We live in an age of mass persuasion. Leaders and institutions of every kind - public and private, large and small - must compete in a rowdy marketplace of images and messages seeming to come at us from all directions - in print, on radio and television, and on the Web.
It wasn't always so. In the early and middle 20th century, a handful of creative geniuses in advertising and public relations - J. Walter Thompson, Edward Bernays, David Ogilvy, Ray Rubicam, and others - launched their once-sleepy industries into the very center of American life. And most of them point to one individual as the man who started it all: Albert D. Lasker.
But Lasker - who resolutely hid from the spotlight - has remained an enigma. Now, Jeffrey Cruikshank and Arthur Schultz, drawing on a treasure trove of previously unknown papers, have written a fascinating biography of one of the 20th century's most intriguing figures.
Lasker helped invent "reason why" advertising, market research based on direct-mail advertising, premium coupons, and a host of other industry innovations. He invented and promoted powerful brands that are still with us today: Sunkist and Sun-Maid, Kotex and Kleenex, Puffed Wheat and Puffed Rice, and many others.
But his impact went far beyond traditional advertising. Lasker was a crusader against anti-Semitism. A public-relations master, he engineered Warren G. Harding's presidential campaign, and designed the strategy that ended Upton Sinclair's bid for governor of California. And the Lasker Awards, for contributions to medical science, are sometimes referred to as "America's Nobels."
His personal life was no less dramatic. The Man Who Sold America recounts the powerful influence of his background, his deep friendships - and the debilitating depression he struggled with even as he forged his remarkable achievements. This is the story of a man who shaped an industry - and changed the way we look at our world.
©2010 Jeffrey L. Cruikshank, Arthur W. Schultz (P)2010 Gildan Media Corp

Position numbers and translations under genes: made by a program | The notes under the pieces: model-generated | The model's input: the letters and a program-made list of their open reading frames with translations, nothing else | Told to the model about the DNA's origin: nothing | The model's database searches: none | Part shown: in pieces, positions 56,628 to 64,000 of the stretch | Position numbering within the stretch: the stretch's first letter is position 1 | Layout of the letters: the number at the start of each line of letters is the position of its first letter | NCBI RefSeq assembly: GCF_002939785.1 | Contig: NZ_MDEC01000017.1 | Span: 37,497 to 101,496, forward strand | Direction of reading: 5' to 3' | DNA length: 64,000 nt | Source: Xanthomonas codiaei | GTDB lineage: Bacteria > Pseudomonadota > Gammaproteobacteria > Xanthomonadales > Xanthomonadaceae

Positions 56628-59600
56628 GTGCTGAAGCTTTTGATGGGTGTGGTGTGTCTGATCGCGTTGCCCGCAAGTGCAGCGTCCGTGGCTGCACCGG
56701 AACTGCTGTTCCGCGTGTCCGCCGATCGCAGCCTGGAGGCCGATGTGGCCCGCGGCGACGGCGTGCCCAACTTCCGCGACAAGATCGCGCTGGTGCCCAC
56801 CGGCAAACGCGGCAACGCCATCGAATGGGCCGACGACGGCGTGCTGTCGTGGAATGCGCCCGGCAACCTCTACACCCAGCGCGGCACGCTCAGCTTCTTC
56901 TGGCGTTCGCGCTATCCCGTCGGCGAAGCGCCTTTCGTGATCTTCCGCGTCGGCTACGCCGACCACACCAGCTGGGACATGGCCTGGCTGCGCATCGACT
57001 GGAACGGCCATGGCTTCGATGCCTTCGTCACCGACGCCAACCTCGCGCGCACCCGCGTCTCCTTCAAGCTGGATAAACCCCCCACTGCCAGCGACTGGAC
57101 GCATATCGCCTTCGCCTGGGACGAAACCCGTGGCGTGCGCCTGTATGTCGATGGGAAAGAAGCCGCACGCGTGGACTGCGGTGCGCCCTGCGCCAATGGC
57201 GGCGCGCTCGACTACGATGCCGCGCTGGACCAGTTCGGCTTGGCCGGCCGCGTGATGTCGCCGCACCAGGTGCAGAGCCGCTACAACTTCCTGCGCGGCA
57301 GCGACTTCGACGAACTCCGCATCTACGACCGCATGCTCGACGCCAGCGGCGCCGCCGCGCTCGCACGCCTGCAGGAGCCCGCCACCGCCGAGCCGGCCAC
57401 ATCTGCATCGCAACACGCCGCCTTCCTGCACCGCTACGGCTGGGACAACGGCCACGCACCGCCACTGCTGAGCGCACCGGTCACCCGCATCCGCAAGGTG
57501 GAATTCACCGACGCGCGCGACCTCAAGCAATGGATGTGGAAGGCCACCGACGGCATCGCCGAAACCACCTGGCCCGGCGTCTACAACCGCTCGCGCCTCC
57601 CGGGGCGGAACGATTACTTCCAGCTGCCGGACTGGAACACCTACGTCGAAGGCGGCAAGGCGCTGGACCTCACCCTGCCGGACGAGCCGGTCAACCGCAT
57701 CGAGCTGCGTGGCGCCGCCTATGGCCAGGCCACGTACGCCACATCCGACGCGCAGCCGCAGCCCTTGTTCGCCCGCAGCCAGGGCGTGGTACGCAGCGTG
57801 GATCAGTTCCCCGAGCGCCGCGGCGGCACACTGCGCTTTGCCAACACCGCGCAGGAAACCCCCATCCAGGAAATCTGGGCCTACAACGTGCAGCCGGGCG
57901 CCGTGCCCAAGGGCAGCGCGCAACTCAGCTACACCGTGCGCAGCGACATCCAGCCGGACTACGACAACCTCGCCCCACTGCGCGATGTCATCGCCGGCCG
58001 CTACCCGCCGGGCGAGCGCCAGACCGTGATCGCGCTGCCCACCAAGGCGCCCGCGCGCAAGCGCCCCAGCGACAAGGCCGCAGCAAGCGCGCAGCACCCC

"The Man Who Sold America is an intimate and unforgettable portrait of one of the most colorful, influential, and enigmatic Americans of the last hundred years: a human dynamo who left signature marks on the worlds of advertising, political campaigning, professional sports, and philanthropy. This audio book is indispensable to an understanding of how the world we live in came to be." (Thomas K. McCraw, Pulitzer Prize-winning historian and author)
"The Man Who Sold America pulls back the curtain and shows us a remarkable life spent shaping much of the world we know today." (Mr. Roman, former chairman and CEO of Ogilvy & Mather Worldwide, author of The King of Madison Avenue: David Ogilvy and the Making of Modern Advertising.)
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"Interesting and detailed"
It is just like Steve Jobs autobiography. Starts at very beginning and it is very detailed. Very easy to understand and put yourself in Lasker's shoes. Learned a lot and have new admiration for what he has done for marketing, advertising and even foundations.
"The birth of modern advertising"
I actually really enjoyed this book. Working in the field, learning more about it modern beginnings was interesting. Many of the principles Albert used are still used today. I recommend it.
FYI, it is much more of a true biography than most books of this type
"Not what I thought"
Not what I thought, but worth a listen if youd in Jail with nothing better to do.
"Meh. Didn't get much."
I listened to the whole book and I can't think of a single take away.
There are better advertising books out there.
"I Thought This Was About Advertising?"
So, the title sells, as advertising should. But after that, the book is so-so. Too much about politics an religious affiliations and not enough on actually how Lasker build the advertising trade...other than hiring a good copywriter.
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